Merchants hope for holiday sales boost

By 
David Benoit
Dec. 4, 2007

'Tis the season to do some shopping, that much is known. But will the season's holiday bonuses and free spending translate into business for Dorchester and Mattapan merchants? Or will the one-stop malls and Internet sites rake it all in?

Stuart Rosenberg, the president of the Mattapan Board of Trade, does not hold out too much hope for a sales bonanza.

"We are always optimistic now and the retail has changed so much over the years, and now with the Internet even more," Rosenberg said. "The mom and pops, the real micromanagement kind of people, are having a struggle."

Rosenberg says even the best businesses stay flat this time of year, just treading water.

"I really couldn't say that it is better or that it hopes to be better, and I just have a feeling at best it will remain at the status quo."

The Four Corner's Main Streets group is nervous about a slow season also. But they instituted a new idea for holiday shoppers, a 'Four Corners passport,' good at any number of participating local shops. The idea, director Shelly Goehring explains, is that passport holders who spend over $10 at participating shops will get a stamp. The first sixteen people to get four stamps and bring them to Main Streets will receive gift certificates.

Then, on Dec. 18, they will raffle off $25 dollar gift certificates for those who have completed their passport journey.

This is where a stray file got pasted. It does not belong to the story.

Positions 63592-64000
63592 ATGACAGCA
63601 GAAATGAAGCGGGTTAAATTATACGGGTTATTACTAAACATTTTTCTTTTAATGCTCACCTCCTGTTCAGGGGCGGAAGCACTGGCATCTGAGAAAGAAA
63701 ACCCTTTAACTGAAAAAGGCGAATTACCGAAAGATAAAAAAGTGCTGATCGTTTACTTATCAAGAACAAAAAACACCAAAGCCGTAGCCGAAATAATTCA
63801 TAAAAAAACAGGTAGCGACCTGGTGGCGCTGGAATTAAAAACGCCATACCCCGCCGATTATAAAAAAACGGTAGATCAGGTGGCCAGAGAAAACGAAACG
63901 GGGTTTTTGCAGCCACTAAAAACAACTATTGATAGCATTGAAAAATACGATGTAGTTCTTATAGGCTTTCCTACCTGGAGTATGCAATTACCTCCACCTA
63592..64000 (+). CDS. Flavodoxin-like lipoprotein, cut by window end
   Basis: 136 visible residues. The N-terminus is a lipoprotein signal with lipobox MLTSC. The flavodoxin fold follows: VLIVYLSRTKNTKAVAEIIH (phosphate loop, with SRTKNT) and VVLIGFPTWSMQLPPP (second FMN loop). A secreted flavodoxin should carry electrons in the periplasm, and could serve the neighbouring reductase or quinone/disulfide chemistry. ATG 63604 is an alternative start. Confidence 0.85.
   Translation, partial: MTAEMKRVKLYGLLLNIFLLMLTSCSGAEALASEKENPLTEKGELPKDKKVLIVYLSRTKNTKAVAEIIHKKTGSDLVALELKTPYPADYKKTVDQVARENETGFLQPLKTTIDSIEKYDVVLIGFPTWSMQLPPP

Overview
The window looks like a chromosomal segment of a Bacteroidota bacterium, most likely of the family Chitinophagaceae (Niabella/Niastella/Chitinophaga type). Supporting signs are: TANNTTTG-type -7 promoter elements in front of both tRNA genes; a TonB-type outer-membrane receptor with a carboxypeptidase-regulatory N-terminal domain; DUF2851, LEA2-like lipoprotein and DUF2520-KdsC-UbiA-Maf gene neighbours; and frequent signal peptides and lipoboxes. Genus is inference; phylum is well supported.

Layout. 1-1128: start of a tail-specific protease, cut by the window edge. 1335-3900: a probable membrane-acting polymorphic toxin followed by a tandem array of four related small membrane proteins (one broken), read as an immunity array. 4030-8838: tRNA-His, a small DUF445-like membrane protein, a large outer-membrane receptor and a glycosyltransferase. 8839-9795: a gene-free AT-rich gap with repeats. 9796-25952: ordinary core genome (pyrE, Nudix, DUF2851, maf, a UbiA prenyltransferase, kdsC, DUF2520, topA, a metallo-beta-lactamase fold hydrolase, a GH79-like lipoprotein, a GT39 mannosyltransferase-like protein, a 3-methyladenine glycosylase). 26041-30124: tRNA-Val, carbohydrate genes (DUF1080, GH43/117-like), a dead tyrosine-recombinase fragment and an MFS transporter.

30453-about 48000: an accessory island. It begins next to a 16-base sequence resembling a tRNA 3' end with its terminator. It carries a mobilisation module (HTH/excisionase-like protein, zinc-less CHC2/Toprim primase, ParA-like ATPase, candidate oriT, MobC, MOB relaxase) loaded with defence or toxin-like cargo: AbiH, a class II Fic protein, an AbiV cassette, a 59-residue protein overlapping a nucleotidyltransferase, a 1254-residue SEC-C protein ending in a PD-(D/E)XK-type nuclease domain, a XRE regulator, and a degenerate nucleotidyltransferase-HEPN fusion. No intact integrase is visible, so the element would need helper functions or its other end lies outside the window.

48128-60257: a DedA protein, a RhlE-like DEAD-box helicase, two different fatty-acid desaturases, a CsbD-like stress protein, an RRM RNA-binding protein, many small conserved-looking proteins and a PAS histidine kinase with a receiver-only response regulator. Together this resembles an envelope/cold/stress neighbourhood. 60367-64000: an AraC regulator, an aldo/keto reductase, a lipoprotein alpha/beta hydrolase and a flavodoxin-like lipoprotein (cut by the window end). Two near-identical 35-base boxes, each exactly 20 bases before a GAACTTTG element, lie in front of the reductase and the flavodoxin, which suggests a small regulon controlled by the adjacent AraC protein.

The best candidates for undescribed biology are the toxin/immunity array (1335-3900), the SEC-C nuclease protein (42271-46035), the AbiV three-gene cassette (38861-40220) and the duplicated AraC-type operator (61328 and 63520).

"The whole goal is trying to encourage people to shop in the neighborhood, and eat in our restaurants," Goehring said. "If you are out at the mall, at least stop and pick up dinner at one of our restaurants. The fear is people are at the malls and then they are going to eat there too, but just come get your pizza here."

Binh Kiem Duong, owner of Brenda's Flowers and Gifts at 1726 Dorchester Avenue, says he almost always sees a large boost in sales during the season, usually around a 20 percent jump.

"It is the second biggest season we have," he said, pointing out that Valentine's is by far the best. "It started picking up already and it gets crazy around mid-December."

As a business built on selling flowers and centerpieces, Kiem Duong also can receive some help from out-of-towners ringing in orders for local loved ones. He says the poinsettias and centerpieces fly off the shelves.

His sister has a different view on the season, though still optimistic as a brand new entrepreneur at Iwireless. Binh Mong Duong says she isn't quite sure what to expect but she is getting ready anyway. After working with her brother, she opened her own cell phone and accessory shop this year and she hopes her business gets a similar boost.

"I'm not really sure because the store has only been open for two months," she said. "I did add to a little bit more than what I usually order."